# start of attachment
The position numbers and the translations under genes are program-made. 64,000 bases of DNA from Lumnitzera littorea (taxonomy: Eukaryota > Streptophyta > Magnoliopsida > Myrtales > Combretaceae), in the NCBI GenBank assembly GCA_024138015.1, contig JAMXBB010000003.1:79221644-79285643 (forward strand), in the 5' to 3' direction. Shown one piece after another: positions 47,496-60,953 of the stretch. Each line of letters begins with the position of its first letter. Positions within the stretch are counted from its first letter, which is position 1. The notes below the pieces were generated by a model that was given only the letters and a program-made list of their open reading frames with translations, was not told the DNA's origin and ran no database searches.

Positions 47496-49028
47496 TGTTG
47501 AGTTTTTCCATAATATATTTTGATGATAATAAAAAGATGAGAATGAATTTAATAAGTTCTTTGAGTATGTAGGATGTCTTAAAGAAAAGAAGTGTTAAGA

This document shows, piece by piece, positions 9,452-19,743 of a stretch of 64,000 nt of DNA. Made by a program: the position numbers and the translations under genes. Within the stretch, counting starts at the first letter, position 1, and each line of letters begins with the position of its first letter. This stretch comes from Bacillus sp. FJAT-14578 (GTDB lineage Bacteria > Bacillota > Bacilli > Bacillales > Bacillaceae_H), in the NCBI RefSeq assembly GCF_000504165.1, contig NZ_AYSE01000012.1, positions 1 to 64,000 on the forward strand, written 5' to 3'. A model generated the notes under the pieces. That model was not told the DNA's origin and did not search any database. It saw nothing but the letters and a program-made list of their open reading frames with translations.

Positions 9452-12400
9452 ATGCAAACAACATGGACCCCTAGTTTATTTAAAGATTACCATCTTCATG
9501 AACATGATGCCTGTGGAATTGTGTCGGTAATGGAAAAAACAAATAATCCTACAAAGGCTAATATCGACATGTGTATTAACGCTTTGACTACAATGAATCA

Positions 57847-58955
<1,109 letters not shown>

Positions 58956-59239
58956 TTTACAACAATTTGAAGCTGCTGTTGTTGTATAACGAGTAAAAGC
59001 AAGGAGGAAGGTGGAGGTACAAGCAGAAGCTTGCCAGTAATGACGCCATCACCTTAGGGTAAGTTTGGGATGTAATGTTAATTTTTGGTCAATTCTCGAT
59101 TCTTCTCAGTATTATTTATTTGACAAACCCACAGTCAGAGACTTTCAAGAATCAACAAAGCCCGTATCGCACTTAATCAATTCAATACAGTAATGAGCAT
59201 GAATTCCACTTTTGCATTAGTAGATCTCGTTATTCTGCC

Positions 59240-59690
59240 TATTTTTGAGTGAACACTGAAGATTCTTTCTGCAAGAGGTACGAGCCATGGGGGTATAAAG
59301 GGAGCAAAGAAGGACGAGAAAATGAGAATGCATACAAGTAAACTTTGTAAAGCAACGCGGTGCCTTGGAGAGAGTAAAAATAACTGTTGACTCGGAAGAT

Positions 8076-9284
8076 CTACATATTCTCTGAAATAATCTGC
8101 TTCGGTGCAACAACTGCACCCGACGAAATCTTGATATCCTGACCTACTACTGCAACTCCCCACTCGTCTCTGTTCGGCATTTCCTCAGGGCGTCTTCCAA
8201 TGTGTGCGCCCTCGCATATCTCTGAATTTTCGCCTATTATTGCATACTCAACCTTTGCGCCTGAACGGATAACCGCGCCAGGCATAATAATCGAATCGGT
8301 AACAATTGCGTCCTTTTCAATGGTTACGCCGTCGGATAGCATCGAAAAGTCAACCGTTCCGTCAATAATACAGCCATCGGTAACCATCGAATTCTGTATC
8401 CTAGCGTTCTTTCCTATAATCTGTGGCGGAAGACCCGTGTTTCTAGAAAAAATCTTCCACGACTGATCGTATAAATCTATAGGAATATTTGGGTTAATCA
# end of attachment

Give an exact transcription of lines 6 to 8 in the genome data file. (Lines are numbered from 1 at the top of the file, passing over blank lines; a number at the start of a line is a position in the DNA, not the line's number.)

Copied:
Positions 9452-12400
9452 ATGCAAACAACATGGACCCCTAGTTTATTTAAAGATTACCATCTTCATG
9501 AACATGATGCCTGTGGAATTGTGTCGGTAATGGAAAAAACAAATAATCCTACAAAGGCTAATATCGACATGTGTATTAACGCTTTGACTACAATGAATCA